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A Yard Sale in Chernobyl

By       Message Joe Bageant       (Page 1 of 2 pages)     Permalink    (# of views)   3 comments

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opednews.com Headlined to H1 8/3/09

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It's only a system," she said, as we floated through the sprawling supermarket's gleaming commodity lined indoor streets.

"THE HELL IT IS! It's a goddamned air conditioned zombie hell of waste and gluttony," I thought to myself, before the usual vertigo completely enveloped me.

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Just back from Central America's simple, comprehensible mercados, bodegas and street cart vendors, the effect of this most common American shopping venue was, as always, one of vertigo. Head splitting light beats down on pyramids of plastic eggs, as if to incubate their hatching of the ladies stockings within, dozens of kinds of toothpaste, well scrubbed dead chickens, lurid baskets of too-perfect flowers, plastic wraps, tissue for faces, asses and wrapping gifts, row upon row of polished vegetables and fruits standing like soldiers waiting for the annihilation of salads or the ovens of casseroledom.

Flickr image by gab

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And all those hushed and not so hushed shopper cell phone conversations, this one consoling someone at the home base pod:

"Oh I am so sorry, baby, but I think they've quit making the Ranch flavored Pringles. Yes I know you don't like the jalapeno Pringles. I am so sorry. Really I am." Both parties seemed genuinely distraught.

And I imagine Allen Ginsberg in this supermarket, as he once imagined Walt Whitman in a supermarket in California and wonder, as Allen wondered, "What sphinx of cement and aluminum bashed open their skulls and ate their brains and imaginations?"

The meat department workers in blood stained white smocks recite their corporate programmed litany: "Welcome to Food Lion. How can I best serve you today?" I cannot help but politicize such moments, so I say, "Humiliating, isn't it, to say that a thousand times a day to people who just want to be left alone to shop." Once in a while I get a knowing glance back, but usually they do not respond, because cameras cover every inch of the place.

Only the Mongoloid bag-faced boy seems happy to be here. His smile is a deep mysterious void. What it must be like to be so unfazed, to be in another country of the mind? What sphinx rules his Republic of One? Does it have the same unknowable corporate face as governs our obedience to this one?

It was to the spectral triumph of corporatism Allen Ginsberg referred in the epic poem, "Howl": Moloch, whose mind is pure machinery! Moloch whose blood is running money! Moloch whose fingers are ten armies! Moloch whose breast is a cannibal dynamo! Moloch whose ear is a smoking tomb!

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The world at that time, 1956, understood what Ginsberg was saying. Around the planet, Howl, remains the most well-known American poem of the twentieth century. Here in the Republic of Amnesia though, "Howl" is all but lost amid the crackling digital noise=2 0of the immediate moment. Allen's hairy assed existential yalp for humanity just doesn't go well with the body waxed de'cor of our current American aesthetic.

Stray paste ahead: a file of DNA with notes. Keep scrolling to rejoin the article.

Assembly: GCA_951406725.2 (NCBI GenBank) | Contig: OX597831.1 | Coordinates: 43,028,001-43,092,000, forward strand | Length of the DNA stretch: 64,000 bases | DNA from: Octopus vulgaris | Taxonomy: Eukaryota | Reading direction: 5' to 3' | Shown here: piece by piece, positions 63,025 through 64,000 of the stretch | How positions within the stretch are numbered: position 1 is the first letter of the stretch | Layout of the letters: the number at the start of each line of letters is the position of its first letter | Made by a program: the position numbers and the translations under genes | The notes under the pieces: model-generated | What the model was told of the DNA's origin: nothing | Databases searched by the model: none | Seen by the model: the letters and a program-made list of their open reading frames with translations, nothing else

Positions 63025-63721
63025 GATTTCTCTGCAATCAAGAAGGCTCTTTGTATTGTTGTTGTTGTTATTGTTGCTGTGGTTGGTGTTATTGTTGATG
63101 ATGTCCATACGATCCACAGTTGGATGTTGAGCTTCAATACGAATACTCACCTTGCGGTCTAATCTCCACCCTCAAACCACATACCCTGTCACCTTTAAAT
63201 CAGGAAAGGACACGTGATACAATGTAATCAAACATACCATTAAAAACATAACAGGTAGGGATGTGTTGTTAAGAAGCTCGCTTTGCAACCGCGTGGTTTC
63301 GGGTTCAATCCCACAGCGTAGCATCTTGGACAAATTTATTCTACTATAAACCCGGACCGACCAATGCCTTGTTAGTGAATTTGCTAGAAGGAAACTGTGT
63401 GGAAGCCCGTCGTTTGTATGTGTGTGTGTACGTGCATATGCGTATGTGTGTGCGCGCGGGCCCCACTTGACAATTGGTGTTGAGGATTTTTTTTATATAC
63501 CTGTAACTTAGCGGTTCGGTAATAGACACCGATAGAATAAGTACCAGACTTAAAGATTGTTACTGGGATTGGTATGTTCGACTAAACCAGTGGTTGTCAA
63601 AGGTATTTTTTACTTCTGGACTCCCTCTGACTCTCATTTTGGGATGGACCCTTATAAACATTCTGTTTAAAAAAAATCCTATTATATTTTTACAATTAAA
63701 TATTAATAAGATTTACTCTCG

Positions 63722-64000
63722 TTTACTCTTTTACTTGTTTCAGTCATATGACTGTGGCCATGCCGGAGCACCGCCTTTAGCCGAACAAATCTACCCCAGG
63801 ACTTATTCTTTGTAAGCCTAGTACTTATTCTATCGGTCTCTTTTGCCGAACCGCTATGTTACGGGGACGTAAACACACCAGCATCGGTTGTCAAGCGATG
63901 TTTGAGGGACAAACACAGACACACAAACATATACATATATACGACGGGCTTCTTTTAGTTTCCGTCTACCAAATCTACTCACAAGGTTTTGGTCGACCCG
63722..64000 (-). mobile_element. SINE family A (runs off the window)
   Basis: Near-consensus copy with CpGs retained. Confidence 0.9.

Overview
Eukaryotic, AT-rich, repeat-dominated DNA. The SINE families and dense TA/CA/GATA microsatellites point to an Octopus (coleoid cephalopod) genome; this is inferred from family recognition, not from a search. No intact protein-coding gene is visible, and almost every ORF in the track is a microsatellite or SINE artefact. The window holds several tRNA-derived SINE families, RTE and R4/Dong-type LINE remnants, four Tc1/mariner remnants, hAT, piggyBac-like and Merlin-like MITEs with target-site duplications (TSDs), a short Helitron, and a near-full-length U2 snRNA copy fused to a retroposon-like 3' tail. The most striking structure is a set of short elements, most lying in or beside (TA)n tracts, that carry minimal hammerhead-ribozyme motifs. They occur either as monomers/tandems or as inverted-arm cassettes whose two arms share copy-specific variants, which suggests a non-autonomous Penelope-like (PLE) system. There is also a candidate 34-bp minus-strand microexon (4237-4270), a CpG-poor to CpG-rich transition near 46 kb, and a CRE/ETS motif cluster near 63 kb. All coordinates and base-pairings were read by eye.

President Obama understands the featureless not-so-new American aesthetic. So well that he had the world's most politically correct, authority sanctioned, but absolutely worst poet, Elizabeth Alexander, read at his inauguration. ("We encounter each other in words, words spiny or smooth, whispered or declaimed, words to consider, reconsider") Like the soothing, ambiguous language of the Super Corporate State, it sounds as if it means something. Which is close enough for government work. More importantly, she has been vetted by proper authorities and is credentialed and licensed by Yale University to practice poetry. The marketing theme of the event was Obama's s alleged blackness. Alexander is a sorta black too, but not black enough to scare away business. Welcome to the domination of the business aesthetic. Literate people all over the world found Alexander's reading to be like one of those eye watering farts you just wait through until it blows away. Still, millions of Americans listened and cried, in accordance with the marketing theme almost on command, "happy to be born in America, where a black man can be elected president." Personally, I was sorry as hell I'd sworn off bourbon for the month.

If you ask, you will find that most of our citizenry are indeed "happy to be born in America" -- Fat City, the beacon of bacon. The great 24/7, all-you-can-eat buffet republic, where you can walk in without a cent in your pocket and buy a car, or, until the credit meltdown, even a house. People immigrate here for just that: to possess more commodities and goods than previously available (as in none, zilch); or to accumulate money to ensure such goods in the future. Or to escape political machinery that deprives them of goods, and sometimes kills them if they object. "Your basic lack of democracy," as we're constantly reminded. I've met a few genuinely starving people in my day, and to be truthful, democracy was the last thing on their minds.

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Joe Bageant is the author of a forthcoming book from Random House Crown about working class America, scheduled for Spring 2007 release. A complete archive of his online work, along with the thoughts of many working Americans on the subject of class (more...)
 

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